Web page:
# Success in the Australian Mathematics Trust Enrichment Stage

Congratulations to all of the 2017 Maths Honours students on their enthusiastic participation in the Australian Mathematics Trust (AMT) Enrichment Stage.

This year we were delighted to have four girls awarded High Distinctions in the Euler Stage with scores in the top 6% of all participants. They were: Angela Yu (Year 7), Gloria Meng (Year 8), Tiffany Pham (Year 8) and Jessica Yang (Year 8).

The Enrichment Stage is a 16-week program taking place during Terms 2 and 3. It comprises seven parallel levels, all named after famous mathematicians. The Euler stage is recommended for mathematically interested Years 7 and 8 students and was completed by the Years 7 and 8 Mathematics Honours students this year. Leonard Euler was an 18th Century Swiss Mathematician after whom my favourite equation, Euler’s Identity (e + 1 = 0), is named. The Gauss stage was undertaken by the Year 9 Mathematics Honours group in 2017. Students participating in the Enrichment Stage study 12 covered different mathematical topics (which are beyond the confines of the core Mathematics syllabus) and then tackled a challenging problem, set by the AMT, on each topic.  The problems all involved multiple step solutions and, in many cases, it is necessary to ‘play around’ with the scenario to gain initial insight into the problem before identifying an approach to cracking it. An example of one of the Euler problems from this year is:

When the middle digit of a three-digit number N is removed, the two-digit number thus obtained is N ÷16.  Find all such numbers N.

Determination and sustained engagement are necessary to reach an accurate solution. The Honours girls have shown both of these qualities in their approach to the program this year.  However, ‘finding the answer’ isn’t the end of the challenge as students are also tasked with writing up their solutions in a coherent and precise manner. This process generates a significant amount of learning as it involves reflecting on their solution and analysing the steps to form a structured and logical argument. For example, a complete solution to the question above requires a justification that all such numbers have been found and that there are no others.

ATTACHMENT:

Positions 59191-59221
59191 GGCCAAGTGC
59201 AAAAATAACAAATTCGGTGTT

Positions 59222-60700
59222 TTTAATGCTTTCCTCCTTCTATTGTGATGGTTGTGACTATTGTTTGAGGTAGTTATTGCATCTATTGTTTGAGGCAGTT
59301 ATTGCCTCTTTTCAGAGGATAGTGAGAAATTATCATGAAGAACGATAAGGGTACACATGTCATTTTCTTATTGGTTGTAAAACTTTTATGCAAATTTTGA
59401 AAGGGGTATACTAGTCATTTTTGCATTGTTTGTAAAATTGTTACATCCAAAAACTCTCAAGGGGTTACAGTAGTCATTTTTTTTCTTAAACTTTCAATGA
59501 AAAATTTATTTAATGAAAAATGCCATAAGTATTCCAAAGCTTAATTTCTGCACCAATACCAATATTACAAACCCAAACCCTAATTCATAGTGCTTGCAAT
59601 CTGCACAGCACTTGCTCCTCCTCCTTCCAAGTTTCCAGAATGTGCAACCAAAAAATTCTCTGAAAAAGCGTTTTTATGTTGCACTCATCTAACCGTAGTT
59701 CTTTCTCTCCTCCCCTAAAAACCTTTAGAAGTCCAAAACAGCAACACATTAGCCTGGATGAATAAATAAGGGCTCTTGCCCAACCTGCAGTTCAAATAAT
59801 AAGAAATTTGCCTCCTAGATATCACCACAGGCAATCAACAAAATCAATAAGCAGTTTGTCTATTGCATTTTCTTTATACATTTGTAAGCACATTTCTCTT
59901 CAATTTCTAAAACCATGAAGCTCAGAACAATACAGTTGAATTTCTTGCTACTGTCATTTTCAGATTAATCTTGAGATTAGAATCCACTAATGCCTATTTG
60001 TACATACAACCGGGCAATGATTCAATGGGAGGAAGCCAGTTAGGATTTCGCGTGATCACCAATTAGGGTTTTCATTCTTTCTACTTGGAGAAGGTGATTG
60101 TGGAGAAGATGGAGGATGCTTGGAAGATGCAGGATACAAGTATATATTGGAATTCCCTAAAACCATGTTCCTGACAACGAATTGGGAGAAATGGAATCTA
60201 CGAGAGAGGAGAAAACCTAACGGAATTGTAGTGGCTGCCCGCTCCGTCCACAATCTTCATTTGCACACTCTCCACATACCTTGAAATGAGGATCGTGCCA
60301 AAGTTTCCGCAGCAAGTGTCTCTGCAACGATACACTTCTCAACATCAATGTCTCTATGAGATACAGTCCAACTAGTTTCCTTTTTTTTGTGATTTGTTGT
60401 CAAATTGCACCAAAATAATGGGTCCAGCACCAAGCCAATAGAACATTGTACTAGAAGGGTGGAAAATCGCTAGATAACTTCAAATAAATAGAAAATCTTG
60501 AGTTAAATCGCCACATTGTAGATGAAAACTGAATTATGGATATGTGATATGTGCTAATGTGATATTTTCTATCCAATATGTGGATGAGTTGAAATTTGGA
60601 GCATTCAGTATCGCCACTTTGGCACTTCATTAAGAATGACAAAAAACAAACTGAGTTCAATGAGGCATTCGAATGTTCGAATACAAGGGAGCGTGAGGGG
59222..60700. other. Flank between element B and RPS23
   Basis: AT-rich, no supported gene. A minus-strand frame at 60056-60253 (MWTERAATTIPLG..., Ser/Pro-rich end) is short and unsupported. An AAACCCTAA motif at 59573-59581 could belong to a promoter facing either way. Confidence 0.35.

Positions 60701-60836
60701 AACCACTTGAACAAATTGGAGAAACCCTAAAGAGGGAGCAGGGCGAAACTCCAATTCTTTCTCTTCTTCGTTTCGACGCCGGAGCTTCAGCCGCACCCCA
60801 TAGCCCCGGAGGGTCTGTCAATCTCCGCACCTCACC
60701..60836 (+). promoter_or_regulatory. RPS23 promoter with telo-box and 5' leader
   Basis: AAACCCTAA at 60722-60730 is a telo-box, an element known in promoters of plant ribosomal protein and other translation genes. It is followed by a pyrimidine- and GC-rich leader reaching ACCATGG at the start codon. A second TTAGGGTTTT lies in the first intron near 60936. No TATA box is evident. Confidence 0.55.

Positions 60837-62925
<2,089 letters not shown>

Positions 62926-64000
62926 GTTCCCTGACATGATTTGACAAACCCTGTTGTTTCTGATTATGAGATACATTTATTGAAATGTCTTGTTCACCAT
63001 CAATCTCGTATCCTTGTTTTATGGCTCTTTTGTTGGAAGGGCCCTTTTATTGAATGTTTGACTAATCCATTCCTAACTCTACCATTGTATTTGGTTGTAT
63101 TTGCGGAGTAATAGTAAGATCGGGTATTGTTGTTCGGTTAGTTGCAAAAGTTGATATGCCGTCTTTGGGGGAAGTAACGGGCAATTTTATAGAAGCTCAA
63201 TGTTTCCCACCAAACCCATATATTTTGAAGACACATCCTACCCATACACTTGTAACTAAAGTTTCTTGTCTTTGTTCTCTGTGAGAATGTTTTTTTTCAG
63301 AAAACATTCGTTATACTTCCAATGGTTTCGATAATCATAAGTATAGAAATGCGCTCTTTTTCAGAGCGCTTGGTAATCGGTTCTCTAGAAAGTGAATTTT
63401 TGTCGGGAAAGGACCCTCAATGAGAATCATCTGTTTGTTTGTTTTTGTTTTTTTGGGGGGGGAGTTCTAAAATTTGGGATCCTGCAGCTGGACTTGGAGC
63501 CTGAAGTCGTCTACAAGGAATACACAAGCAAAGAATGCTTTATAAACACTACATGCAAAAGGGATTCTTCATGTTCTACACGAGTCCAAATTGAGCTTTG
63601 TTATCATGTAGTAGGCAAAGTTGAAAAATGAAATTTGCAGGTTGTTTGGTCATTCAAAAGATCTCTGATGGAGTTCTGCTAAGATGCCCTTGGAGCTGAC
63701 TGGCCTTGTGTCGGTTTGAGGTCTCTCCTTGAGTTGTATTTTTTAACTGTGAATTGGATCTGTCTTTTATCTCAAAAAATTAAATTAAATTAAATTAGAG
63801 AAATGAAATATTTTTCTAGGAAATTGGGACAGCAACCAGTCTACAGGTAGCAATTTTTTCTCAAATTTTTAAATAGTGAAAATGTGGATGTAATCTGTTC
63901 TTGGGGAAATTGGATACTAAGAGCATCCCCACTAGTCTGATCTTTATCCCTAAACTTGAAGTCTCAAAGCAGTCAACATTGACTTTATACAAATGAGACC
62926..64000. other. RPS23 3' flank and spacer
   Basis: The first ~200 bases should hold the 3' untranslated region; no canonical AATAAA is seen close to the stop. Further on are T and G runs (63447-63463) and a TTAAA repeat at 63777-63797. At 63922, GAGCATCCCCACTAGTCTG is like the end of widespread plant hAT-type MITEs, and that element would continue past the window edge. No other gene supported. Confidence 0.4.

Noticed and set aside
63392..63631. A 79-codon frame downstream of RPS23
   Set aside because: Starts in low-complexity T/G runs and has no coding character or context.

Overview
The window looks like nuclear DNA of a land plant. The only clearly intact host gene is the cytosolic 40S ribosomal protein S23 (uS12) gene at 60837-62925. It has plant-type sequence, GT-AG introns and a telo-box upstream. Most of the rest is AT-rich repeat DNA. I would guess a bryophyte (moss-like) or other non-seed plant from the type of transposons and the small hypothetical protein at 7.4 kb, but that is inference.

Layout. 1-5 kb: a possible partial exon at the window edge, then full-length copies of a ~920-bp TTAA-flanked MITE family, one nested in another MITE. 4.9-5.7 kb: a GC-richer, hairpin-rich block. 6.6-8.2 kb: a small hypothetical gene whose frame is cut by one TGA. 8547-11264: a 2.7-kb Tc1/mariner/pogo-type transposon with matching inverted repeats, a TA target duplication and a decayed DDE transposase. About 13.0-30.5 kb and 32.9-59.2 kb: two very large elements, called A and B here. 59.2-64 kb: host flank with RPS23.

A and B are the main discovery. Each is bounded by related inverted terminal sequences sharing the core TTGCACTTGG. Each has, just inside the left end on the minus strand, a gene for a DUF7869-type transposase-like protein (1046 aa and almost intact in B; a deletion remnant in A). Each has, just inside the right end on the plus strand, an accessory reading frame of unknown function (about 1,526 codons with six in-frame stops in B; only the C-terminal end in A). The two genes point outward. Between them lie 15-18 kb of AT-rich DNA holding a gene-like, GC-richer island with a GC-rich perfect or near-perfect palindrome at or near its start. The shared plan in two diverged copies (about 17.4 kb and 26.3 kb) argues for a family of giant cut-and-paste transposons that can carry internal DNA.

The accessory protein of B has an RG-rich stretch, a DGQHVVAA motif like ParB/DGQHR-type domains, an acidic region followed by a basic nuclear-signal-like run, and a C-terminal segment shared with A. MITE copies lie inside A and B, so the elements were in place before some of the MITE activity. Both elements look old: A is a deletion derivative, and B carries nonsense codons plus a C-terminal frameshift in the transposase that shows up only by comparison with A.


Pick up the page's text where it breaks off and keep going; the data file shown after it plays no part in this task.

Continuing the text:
While it would be possible to list all three-digit numbers and check which of them satisfy the requirements, this is not efficient nor elegant. The best solutions produced by students involved a systematic approach to reducing the set of possible values.

This year, the quality and rigour of the solutions produced by the girls has been particularly impressive.  An example of one of the Euler problems and a solution written by a Year 7 student is:

Problem:

1. Find all positive integers N such that the product 2017×N has exactly three divisors.
2. Find all composite positive integers M such that the product 2017×M has exactly four divisors.

Student solution:

a) Due to the fact that 2017×N can only have 3 factors, we can first list out all the definite factors of 2017×N: 1, 2017 and 2017N. As you can see from the above, there is no space left for a completely different factor. N must be the same number as either 1 or 2017. If we tested N=1 then 2017 will only have 2 factors: 1 and 2017. Therefore, N can only equal 2017.

b) If we applied the same logic from part a) to part b) then we can first list the definite factors of 2017M: 1, 2017, 2017M and M. If we pretended that M = 4 (a square number) then the factors of 2017M would be: 1, 2017, 2017×4, 4, 2 and 2017×2. This would then give us 6 factors, which does not fit into the rules given to us. A square number already has the least number for factors any composite number can have (3 factors) so therefore there can only be one special number that can be M. The only way that M could be possible as a composite number is if all of its factors are either 1, 2017, 2017 and 2017M. That means that the factors of M must therefore be 1, 2017 and itself. Thus, only the number 4068289 (2017×2017) is possible because its factors overlap/repeat the factors of 2017M, therefore there will be exactly 4 factors. M can only equal 4068289.

St Catherine’s Mathematical Honours Program provides a unique opportunity for select students to enhance their established skills and academic talent within specialised small groups. This exciting learning experience is offered to students based on their academic results, teacher recommendations and motivation.

Congratulations to all the 2017 Mathematical Honours students on a fantastic year of fun and rigorous Mathematics!